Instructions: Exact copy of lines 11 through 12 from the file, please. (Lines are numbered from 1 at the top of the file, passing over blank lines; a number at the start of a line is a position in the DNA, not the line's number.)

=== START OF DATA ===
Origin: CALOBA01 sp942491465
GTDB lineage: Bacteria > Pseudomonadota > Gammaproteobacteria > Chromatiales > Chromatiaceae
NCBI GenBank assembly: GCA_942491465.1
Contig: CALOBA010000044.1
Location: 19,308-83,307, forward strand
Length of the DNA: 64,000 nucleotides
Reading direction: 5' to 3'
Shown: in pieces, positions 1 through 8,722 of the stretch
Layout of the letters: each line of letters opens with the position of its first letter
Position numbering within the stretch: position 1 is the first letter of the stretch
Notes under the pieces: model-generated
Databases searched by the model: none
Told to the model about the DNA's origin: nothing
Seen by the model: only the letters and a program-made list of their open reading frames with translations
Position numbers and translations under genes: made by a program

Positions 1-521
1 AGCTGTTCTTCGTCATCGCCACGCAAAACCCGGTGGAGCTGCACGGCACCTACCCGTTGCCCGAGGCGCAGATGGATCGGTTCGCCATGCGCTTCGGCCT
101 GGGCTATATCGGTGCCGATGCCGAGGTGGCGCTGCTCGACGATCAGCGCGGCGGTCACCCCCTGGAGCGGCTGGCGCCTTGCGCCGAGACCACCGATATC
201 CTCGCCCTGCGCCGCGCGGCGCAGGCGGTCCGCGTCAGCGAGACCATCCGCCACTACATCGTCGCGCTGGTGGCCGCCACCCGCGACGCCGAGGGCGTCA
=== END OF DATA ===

Notes under the pieces: model-generated
Databases searched by the model: none